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I'm playing a little bit with LVM. I've noticed that I can add a new HDD, include it in the volume group, and add some space to all of the existing volumes without unmounting theirs filesystem or rebooting the whole machine. But when I tried to do the opposite thing, i.e. to reduce the volumes' space and remove the drive from the system, I was unable to do it online. This can be achieved when the filesystems are unmounted, or from live cd/dvd/pendrive (root filesystem).

So the question is, why the filesystem can't be shrunk online?

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Presumably you already found this: https://serverfault.com/questions/528075/is-it-possible-to-on-line-shrink-a-ext4-volume-with-lvm so the short answer is "because the folks who wrote ext4 don't support this."

The slightly longer answer is that it's hard, especially if maintaining any sort of backward compatibility with ext2. Finding all the bits and pieces of the filesystem that are in use past the end of the desired new size, then moving them all back within that new size is hard enough. Now do it while all the existing aspects of a filesystem's daily chores are still taking place and it becomes super easy to destroy your data. The ext4 folks have essentially said that if you need to shrink... do it safely.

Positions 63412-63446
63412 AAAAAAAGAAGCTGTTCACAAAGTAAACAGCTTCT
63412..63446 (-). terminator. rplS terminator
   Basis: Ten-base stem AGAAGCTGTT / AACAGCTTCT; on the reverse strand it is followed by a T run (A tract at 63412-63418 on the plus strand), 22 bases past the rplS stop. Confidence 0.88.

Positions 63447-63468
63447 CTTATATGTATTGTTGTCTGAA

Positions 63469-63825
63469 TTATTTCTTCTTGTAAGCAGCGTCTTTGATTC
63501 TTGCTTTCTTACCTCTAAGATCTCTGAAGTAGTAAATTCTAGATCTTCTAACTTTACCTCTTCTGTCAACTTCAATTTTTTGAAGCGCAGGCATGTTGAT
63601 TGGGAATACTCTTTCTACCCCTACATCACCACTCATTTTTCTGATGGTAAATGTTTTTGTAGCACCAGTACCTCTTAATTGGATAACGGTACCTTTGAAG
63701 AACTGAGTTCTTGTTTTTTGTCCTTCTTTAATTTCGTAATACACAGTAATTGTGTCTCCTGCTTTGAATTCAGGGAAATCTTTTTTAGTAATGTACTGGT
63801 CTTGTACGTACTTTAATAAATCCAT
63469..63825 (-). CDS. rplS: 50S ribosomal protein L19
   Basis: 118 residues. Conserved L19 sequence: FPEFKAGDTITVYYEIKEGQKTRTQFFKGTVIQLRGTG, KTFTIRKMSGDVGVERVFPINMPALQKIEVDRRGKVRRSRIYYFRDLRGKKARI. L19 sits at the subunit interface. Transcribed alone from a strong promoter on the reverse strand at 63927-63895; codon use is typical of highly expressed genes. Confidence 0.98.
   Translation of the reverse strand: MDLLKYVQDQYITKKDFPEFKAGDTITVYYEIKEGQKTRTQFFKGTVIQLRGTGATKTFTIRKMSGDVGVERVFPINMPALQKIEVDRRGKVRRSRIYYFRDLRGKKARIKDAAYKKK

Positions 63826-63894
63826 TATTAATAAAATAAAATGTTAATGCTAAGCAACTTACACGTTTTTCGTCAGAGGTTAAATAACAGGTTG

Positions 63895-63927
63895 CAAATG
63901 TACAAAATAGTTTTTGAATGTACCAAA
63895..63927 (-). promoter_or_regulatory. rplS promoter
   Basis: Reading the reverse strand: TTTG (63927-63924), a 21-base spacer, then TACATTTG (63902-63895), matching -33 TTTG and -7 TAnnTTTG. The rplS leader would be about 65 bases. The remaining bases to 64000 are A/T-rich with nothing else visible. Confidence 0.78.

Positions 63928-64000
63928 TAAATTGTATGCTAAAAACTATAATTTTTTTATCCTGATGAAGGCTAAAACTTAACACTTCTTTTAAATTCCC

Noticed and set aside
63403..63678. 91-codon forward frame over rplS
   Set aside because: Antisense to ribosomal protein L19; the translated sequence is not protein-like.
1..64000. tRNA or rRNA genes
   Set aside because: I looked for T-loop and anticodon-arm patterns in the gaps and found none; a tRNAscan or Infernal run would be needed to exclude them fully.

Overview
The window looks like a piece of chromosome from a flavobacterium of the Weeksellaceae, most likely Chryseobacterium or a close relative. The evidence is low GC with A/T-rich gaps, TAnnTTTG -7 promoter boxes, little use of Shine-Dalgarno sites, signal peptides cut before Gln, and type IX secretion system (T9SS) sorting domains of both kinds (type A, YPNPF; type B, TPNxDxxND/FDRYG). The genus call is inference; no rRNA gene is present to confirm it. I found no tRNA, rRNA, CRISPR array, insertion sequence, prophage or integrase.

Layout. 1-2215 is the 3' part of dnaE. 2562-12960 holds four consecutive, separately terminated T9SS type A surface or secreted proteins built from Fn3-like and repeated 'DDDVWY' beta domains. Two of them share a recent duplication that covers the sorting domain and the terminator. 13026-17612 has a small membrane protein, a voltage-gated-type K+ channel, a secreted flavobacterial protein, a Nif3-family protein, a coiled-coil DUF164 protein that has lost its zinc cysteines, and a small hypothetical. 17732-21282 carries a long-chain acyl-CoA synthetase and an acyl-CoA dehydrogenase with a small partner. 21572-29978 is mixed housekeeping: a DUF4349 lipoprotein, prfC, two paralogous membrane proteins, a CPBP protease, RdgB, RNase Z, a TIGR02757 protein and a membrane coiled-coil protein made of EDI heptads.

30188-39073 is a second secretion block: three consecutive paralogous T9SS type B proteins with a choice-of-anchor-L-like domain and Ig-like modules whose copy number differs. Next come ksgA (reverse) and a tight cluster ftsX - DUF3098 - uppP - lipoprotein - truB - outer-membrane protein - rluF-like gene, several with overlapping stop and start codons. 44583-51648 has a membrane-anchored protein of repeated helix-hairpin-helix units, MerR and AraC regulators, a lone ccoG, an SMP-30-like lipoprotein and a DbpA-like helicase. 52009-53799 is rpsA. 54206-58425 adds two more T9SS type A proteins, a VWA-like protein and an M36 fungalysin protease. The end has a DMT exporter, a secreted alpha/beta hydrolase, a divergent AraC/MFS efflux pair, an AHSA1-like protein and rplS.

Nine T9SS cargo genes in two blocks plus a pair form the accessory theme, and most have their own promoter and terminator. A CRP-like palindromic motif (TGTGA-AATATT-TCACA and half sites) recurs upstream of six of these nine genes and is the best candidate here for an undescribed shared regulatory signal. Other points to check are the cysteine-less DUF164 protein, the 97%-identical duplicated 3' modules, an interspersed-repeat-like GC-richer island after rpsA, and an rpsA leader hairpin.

The very long answer delves deep into the internal operations of filesystems and is probably more than you really want to know. But if you do: this might be a good (free) place to start: http://www.nobius.org/~dbg/practical-file-system-design.pdf

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  • > The slightly longer answer is that it's hard, especially if maintaining any sort of backward compatibility with ext2 Ahh, linux priorities. Jun 17, 2019 at 18:08
  • @duane You also forgot about the "and it becomes super easy to destroy your data". Anyway, this is open source. If it is important to you, write (and test!) the code yourself or pay someone to do so. I believe the requirement is so rare (and unmounting is possible in most cases) that noone bothered. (I.e., if it is so mission-critical that it cannot be paused, then the additional cost for the disk is probably negligible.) Jan 28, 2020 at 15:31

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